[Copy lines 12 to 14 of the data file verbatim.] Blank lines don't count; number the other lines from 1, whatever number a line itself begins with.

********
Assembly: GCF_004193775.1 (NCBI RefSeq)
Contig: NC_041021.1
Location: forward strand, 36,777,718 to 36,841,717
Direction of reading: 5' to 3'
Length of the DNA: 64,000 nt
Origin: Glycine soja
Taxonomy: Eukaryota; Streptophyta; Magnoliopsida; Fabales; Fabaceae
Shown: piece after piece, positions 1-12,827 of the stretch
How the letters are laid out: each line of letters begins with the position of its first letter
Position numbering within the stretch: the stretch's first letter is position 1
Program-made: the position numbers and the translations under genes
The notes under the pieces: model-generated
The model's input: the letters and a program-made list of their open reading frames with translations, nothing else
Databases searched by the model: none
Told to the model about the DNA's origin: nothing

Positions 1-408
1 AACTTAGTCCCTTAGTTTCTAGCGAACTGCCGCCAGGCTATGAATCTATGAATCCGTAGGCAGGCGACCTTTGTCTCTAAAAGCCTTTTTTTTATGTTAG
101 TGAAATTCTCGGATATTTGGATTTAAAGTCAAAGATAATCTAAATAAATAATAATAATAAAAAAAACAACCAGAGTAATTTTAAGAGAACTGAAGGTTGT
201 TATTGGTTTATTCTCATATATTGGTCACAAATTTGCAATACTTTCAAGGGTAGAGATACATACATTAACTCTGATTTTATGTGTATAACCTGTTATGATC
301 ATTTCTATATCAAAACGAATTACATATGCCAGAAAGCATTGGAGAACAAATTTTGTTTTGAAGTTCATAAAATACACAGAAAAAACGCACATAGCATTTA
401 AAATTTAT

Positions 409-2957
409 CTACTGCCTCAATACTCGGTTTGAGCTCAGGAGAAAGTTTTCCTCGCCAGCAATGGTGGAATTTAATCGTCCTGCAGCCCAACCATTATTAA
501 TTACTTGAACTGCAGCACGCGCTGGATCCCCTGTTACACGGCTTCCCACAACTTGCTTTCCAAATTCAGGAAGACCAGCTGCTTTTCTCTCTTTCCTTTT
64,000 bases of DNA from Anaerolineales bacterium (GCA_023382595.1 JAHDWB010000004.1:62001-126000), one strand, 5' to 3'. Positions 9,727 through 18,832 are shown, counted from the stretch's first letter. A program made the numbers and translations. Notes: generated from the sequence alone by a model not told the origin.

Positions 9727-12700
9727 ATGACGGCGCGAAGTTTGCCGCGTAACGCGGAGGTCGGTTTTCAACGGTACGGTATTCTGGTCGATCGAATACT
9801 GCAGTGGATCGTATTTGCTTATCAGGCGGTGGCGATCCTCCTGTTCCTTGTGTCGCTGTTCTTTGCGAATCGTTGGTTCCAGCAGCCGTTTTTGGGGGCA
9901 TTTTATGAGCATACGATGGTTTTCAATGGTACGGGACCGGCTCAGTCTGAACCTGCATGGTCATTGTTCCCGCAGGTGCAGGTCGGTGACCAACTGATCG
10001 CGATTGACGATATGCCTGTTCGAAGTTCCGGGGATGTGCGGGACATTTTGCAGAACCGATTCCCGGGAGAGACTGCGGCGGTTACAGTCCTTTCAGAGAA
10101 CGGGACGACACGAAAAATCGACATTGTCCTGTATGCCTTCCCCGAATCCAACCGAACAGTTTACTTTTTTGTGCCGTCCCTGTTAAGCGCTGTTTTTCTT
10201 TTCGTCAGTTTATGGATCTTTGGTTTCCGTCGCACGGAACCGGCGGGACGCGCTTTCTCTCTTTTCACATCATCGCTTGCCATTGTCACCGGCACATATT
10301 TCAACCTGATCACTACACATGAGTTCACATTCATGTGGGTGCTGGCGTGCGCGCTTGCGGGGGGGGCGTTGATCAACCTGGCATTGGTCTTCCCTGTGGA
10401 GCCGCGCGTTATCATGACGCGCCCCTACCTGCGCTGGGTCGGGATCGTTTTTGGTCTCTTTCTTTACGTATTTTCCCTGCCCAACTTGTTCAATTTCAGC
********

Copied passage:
The notes under the pieces: model-generated
The model's input: the letters and a program-made list of their open reading frames with translations, nothing else
Databases searched by the model: none